Alecia Moore began 2014 at an all-time high. As Pink, her 2012 album The Truth About Love had just been certified double-platinum, its accompanying tour grossing more than $150 million. But rather than go even bigger for her next act, Moore, 35, took a left turn by tapping her friend, 34-year-old singer-guitarist Dallas Green (aka City and Colour, formerly of hardcore band Alexisonfire), for a country-tinged folk side project. After holing up in a Venice, Calif., studio for a week, the duo produced nine originals (and one memorable cover of Sade’s “No Ordinary Love”) as You+Me, whose debut Rose Ave. is due Oct. 14 on RCA. The pair spoke about their unique dynamic and the joys of putting Pink on pause.
This project is very unexpected from your respective fan bases. How did it come together?
Pink: I’ve always tried to do different kinds of things within an album; I’ve always been easily labeled as pop-whatever. This really was an opportunity to do something that I wanted to do instead of something I was obligated to do. No one was asking us to do this except each other. There was no record company saying, “We’re waiting for a record” or “You should really do something like this.” It was just us being friends and loving each other and loving to sing.
Green: Having not only just known [Pink] on a personal level, you can always see it in her music, just how at the forefront her voice has been, whether it be in a pop song or a ballad. I always appreciated her voice, so when we became friends one day, she sort of mentioned to me she might like to quiet down for a little bit.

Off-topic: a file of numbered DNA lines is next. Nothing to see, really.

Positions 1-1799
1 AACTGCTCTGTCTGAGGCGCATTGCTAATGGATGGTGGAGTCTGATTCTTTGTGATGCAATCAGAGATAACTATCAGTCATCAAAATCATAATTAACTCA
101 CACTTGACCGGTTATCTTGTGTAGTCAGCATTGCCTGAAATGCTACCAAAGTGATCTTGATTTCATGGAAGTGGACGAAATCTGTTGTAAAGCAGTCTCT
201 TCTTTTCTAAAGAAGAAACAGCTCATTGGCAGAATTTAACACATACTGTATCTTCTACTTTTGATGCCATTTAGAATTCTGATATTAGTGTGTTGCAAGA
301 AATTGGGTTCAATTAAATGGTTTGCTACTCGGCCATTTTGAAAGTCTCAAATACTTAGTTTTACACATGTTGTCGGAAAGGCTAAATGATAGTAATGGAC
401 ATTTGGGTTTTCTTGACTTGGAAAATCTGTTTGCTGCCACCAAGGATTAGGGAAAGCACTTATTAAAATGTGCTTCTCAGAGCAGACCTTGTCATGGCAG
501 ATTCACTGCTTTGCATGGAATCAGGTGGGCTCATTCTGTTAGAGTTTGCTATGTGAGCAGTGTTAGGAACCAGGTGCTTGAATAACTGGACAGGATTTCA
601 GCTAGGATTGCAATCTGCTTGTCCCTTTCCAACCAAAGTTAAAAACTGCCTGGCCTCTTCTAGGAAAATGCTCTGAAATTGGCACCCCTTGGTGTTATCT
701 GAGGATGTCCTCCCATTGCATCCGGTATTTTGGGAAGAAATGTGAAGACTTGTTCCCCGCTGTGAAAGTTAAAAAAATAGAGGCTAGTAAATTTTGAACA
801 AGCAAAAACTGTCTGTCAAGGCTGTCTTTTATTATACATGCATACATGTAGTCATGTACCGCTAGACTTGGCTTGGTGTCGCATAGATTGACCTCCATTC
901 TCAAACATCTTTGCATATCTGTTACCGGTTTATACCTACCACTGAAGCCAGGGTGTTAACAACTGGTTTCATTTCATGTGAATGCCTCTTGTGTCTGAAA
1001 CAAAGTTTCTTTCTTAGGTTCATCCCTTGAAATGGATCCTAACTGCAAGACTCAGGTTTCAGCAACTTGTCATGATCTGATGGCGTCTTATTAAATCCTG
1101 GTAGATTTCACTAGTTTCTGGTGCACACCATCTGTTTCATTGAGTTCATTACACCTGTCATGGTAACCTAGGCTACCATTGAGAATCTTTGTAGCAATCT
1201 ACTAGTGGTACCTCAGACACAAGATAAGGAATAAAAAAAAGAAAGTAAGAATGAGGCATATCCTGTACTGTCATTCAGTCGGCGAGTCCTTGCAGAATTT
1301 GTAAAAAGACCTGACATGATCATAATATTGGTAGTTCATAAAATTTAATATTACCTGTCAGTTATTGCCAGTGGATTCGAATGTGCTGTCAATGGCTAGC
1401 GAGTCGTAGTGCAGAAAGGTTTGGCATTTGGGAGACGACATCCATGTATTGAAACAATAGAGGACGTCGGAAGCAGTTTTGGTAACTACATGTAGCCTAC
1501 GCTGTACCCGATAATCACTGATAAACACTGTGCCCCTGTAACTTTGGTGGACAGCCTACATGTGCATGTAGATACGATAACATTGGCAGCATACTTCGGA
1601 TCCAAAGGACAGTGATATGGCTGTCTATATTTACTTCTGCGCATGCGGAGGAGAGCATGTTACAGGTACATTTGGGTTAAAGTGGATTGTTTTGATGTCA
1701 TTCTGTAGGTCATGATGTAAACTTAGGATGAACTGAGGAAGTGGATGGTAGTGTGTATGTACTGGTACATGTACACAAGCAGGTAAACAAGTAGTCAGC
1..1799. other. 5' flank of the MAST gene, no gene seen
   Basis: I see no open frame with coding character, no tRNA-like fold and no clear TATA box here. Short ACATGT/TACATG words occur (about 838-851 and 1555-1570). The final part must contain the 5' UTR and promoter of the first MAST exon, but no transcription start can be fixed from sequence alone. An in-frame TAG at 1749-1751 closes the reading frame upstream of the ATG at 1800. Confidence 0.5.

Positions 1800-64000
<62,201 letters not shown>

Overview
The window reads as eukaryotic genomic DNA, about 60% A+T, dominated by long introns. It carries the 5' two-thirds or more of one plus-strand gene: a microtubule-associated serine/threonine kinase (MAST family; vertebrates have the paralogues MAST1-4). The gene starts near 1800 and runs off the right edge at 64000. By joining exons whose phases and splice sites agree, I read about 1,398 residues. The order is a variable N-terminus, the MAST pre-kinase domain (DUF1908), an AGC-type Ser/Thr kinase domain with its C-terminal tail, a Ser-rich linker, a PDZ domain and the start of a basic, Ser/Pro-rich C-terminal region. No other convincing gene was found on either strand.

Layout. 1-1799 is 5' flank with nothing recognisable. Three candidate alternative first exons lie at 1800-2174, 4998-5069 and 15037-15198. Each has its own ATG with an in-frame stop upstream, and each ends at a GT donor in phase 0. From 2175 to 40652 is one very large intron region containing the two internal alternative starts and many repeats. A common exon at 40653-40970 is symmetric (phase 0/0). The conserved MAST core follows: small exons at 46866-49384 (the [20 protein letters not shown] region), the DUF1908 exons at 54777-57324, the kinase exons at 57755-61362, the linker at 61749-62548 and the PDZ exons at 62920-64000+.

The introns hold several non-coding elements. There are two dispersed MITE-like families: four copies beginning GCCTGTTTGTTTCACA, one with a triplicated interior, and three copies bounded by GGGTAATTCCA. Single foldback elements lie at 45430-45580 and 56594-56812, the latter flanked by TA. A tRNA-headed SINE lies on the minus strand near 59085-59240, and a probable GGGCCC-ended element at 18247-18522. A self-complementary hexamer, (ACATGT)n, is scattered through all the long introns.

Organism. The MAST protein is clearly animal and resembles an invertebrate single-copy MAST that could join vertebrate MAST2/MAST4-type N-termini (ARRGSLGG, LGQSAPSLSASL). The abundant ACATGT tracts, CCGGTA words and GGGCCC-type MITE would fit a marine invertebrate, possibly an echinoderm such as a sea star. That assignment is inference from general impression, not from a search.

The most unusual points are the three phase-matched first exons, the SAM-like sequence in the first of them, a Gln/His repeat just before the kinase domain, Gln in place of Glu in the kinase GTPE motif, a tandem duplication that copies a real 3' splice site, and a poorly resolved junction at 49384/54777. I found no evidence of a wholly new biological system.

Pink, you’re singing in tones that fans aren’t accustomed to hearing from you. Were you worried about alienating them?
Pink: I don’t think about that stuff ever, ever. My fans are people that would follow me wherever I go. If I told them I was doing a f—ing jewelry line or a perfume, they’d go, “Come on!” But this feels like something I’d do anyway. Whether it’s Germany or Australia or Canada or South Africa or the U.S., they just want to feel something along with me.
So how have your fans been responding to the music?
Pink: My favorite quote so far — I can’t remember where it came from — was someone who wrote, “So this is what Alexisonfire sounds like swinging from that rope.” (Laughs.)
Green: People are going to have opinions; we live in a very critical society. But I’m just excited to share these songs with the world.
Have you thought about how this music might work on tour?
Pink: Yes, and we’re figuring that out. My fans know that I can fly around like Tinkerbell and then two minutes later I’ll be sitting down in jeans and barefoot singing [Led] Zeppelin. I just want to sing these songs for people.
Green: The running joke was that we were going to have to call this band The Self-Deprecation Society because neither of us could critique the other.